Dandelion Dip Recipe

Susun Weed, author of Healing Wise - the book with more dandelion flower, leaf, and root recipes than I've ever seen - tells us that dandelion is one of the most generous plants, for any part of her is harvestable at any time of the year. Therefore, anytime is a great time for a bowl of this easy-to-whip-up dandelion dip, served with some crackers, fresh veg, or chips. And it's a dish wild enough to impress your friends, kids, or nosy neighbors with its foraged flavor of a hint of bitter balanced with garlic and salt.

Dandelion dip recipe

We start by collecting bunches of dandelion greens fresh from the lawn, garden, farmer's market, or any other place you trust for your wild foods. If you have a little one to help you at this task, so much the better!

Baby picking dandelions

In the springtime, dandelion leaves tend to be a little less bitter and they continue to rev up that bitterness as summer gives way to fall. This dish helps us remember that bitter tastebuds are ones we have for a reason: bitters stimulate our digestive juices, kicking our GI system into high gear and encouraging salivary and metabolic actions. Although coffee is really one of the only 'bitters' we find in our food culture, bitter tasting plant foods are important and even essential for a healthy gut and digestive fire.

Chopping dandelion leaf

After dicing up the dandy leaves, and tasting a few for good measure (and giving a few to the baby to make him pucker with surprise!), we simply combine this green loveliness with cottage cheese, plain yogurt (preferably organic and full-fat, for the optimal nutrition), garlic powder, and salt (see exact measurements in the recipe above). Easy! The dip is now ready to be feasted on, with fingers, crackers, or whatever bread you have on hand.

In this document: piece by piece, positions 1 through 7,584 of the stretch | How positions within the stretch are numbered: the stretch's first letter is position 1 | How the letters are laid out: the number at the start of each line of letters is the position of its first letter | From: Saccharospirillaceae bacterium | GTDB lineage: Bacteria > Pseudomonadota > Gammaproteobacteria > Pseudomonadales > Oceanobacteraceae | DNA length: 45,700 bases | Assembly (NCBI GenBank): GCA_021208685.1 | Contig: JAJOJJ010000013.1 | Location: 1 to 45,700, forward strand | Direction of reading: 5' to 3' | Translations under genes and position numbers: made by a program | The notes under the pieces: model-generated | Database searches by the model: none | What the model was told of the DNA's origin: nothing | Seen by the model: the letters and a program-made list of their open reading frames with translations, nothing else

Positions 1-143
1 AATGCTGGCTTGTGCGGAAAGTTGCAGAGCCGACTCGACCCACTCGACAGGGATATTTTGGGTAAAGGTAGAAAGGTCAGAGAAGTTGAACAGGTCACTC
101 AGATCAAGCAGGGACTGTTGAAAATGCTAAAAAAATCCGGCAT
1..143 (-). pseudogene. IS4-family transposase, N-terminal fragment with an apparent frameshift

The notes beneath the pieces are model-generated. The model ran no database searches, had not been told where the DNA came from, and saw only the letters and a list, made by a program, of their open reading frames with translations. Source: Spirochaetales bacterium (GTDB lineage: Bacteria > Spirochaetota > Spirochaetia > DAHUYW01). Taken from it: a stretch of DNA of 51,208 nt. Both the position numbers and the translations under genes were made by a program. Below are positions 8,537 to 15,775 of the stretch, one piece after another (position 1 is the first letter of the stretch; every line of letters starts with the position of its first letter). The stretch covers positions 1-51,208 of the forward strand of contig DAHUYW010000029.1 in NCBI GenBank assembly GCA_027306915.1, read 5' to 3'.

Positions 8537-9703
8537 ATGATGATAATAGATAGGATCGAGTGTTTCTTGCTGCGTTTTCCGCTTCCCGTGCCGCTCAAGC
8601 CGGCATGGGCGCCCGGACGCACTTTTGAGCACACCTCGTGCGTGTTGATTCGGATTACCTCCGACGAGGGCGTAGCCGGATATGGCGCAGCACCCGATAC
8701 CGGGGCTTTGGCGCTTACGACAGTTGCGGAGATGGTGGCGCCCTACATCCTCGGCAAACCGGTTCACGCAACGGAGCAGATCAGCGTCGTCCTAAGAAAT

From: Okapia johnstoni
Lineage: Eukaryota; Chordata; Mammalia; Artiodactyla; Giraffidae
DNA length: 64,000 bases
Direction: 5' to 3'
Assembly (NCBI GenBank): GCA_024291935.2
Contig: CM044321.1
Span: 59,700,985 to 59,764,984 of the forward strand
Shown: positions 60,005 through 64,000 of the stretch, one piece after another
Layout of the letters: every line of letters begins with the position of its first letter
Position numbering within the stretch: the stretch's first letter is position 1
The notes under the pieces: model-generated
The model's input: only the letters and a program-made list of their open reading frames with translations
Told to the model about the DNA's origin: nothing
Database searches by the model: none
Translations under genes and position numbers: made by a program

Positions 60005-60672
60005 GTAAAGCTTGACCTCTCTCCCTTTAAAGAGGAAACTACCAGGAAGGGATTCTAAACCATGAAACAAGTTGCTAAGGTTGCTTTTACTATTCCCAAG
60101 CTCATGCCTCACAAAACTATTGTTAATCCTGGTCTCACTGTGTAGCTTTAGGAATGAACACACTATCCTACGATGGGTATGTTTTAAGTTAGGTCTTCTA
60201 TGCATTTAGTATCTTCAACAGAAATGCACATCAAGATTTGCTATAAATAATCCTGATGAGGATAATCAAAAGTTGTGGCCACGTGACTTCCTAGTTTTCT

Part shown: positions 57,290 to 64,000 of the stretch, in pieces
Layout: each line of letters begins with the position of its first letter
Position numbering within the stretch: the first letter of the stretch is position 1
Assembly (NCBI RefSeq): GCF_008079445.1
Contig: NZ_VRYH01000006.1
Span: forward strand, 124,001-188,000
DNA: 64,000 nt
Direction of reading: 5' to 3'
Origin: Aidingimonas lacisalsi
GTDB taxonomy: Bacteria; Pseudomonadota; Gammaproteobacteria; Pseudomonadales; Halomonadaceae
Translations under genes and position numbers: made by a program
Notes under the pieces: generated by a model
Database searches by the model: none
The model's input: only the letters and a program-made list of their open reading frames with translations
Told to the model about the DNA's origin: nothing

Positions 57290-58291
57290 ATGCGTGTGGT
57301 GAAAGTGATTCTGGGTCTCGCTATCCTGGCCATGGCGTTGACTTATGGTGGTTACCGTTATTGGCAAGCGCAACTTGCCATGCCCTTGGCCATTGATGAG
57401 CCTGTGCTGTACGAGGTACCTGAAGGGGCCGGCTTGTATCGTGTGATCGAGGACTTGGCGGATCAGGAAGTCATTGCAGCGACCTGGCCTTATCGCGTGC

Dandelion dip

Herbs for a Healthy Pregnancy and Birth Part 1: Nourishment

Herbs for a Healthy Pregnancy and Birth Part 1: Nourishment

Real, whole food, whole herb nourishment during pregnancy is not hard to come by once you familiarize yourself with herbs like nettle and oatstraw herbal infusions, which represent some of the highest sources on earth of trace minerals and nutrients and are even rich in protein. The benefits of herbal vinegars include their ability to balance out the pH of the body, their helpfulness with digestive difficulties, and their friendliness to the health of the gut. 
Vibrant Violet Soup

Vibrant Violet Soup

Looking for something to do with all those violet greens you just weeded out of your garden bed? Try this creamy summer soup, equally good hot as it is cold. The mucilage of the violet greens compliments the creaminess of the soup base so delightfully.

Violets

Creamy Violet Green Soup
(adapted from Healing Wise by Susun S. Weed)

Serves 6

2 tablespoons olive oil
1 onion, chopped
1 cup sliced leeks or wild leeks
4 cups violet leaves
4 cups water
Salt to taste
4 cups fresh milk
Violet blossoms
Dusting of nutmeg

Sauté leeks and onion in oil for three minutes. Add chopped violet leaves, stir for a minute. Add water and salt and bring to a simmer. Cook about 15 minutes, then puree in blender or through a sieve. Reheat, adding milk. Garnish with a few violet blossoms and a dust of nutmeg before serving. Also nice served cold.

Violet Soup

 

July 30, 2015 — Heather Wood Buzzard
Cordially Yours: Elderflower Cordial

Cordially Yours: Elderflower Cordial

In early summer, when the roadsides are covered in masses of this plumy whiteness…oh, what’s an herbalist to do? Make elderflower cordial, of course! This sweet, citrusy, and very floral syrup serves as an insanely delightful cocktail blend, pancake drizzle, ice cream topping, yogurt add-on, or cake glaze. This recipe is truly incredibly easy, and a perfect lazy summer activity. The bulk of the work, really, is waiting (which you may find difficult once you smell it for the first time!). You will need:

~45 elderflower heads

9 cups water

3 1/3 lbs sugar

3 organic lemons

3 organic oranges

3 oz citric acid

a large pot, a cloth, a spoon, and two days time

Clip about 45 fully open heads of elderflower (Sambucus nigra or Sambucus canadensis…not Sambucus racemosa!) and use them immediately or refrigerate them until you can get around to making the cordial. They will last for a day or two in the fridge, but not much longer.

Bring the water and sugar to a boil in a large pot, and cool down. Grate the lemon peel and add to the water, and then cut the lemons into slices and stir those in. Do the same thing with the oranges. Stir in your citric acid, and then finally stir in the elderflower heads (stem and all is just fine).